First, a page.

“This touches every corner of Central Texas. And it touches every corner of Central Texas during a time of great economic opportunity, and it touches almost every corner of Central Texas at a time of economic challenge,” said Steve Jackobs, the executive director of Capital IDEA, a job training program that partners closely with ACC.

DeBeauvoir suggested voters bring notes to keep all the races and propositions straight. She added that someone who is prepared for a long ballot will probably take 10 to 12 minutes to get through it.

The rail-and-roads proposal might draw enough heat to keep voters past the partisan races. But two years ago, a group called Austinites for Geographic Representation had a lot of passion as it stumped for a proposal to change the election system to what it is today. Political consultant Peck Young, one of the leaders of Austinites for Geographic Representation, said its volunteers stood outside polling locations reminding voters to scroll down past the partisan races.

Still, almost half the straight ticket voters did not get that far. That meant roughly 1 out of every 5 voters that day did not weigh in on the new election system, he said.

“It isn’t malicious ignorance,” Young said. “It’s routine — OU (vs. Texas) is October, Thanksgiving is November, Christmas is December, and for a lot of the serious voters, the city election is May.” Likewise, many casual voters tend to see November as about Democrats and Republicans.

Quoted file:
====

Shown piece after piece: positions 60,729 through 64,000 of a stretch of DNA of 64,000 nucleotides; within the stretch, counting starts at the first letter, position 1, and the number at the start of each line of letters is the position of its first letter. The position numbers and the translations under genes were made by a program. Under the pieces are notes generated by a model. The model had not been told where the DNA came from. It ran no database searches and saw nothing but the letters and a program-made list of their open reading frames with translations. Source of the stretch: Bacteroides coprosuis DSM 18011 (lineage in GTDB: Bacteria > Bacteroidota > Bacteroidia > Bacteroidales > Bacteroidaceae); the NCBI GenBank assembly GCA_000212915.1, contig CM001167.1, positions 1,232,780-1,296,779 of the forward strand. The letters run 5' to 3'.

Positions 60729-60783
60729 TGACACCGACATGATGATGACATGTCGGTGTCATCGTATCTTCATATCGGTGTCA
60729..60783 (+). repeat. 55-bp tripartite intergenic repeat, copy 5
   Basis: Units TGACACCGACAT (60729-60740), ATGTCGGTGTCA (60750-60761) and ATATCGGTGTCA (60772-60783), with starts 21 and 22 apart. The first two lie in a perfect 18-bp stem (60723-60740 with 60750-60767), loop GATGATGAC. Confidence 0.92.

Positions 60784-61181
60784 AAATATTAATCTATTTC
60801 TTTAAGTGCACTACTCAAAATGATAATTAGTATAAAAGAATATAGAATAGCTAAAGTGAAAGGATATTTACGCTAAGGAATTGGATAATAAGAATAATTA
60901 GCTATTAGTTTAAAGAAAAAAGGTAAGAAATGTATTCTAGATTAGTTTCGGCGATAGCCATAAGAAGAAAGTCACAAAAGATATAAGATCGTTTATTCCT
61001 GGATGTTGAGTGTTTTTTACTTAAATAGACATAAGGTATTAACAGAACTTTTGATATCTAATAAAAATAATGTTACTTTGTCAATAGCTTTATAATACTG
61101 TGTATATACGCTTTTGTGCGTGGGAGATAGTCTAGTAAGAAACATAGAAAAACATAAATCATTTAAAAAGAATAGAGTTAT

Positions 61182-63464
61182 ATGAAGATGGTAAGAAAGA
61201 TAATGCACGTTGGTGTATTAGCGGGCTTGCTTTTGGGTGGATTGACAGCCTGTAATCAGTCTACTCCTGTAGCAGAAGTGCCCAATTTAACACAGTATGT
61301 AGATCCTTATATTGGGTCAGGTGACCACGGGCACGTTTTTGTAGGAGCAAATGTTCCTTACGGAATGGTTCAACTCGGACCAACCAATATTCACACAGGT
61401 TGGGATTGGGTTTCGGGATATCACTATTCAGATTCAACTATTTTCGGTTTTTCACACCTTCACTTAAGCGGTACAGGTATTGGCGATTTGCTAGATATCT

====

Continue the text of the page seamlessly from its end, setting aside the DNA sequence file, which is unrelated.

Young said the tendency to vote straight ticket is likewise not a matter of education level or social savvy. He cites a precinct he noticed years ago, when he was running statewide campaigns, near the NASA headquarters in Houston. There, 90 percent of voters clicked straight ticket. A great many immediately left the booth. Polling suggested the habit came from a combination of party loyalty and just plain busy lives, Young said.

“To get them to scroll down (past partisan elections), you would need to stand outside the polling place yelling,” he said. “And these were a bunch of rocket scientists.”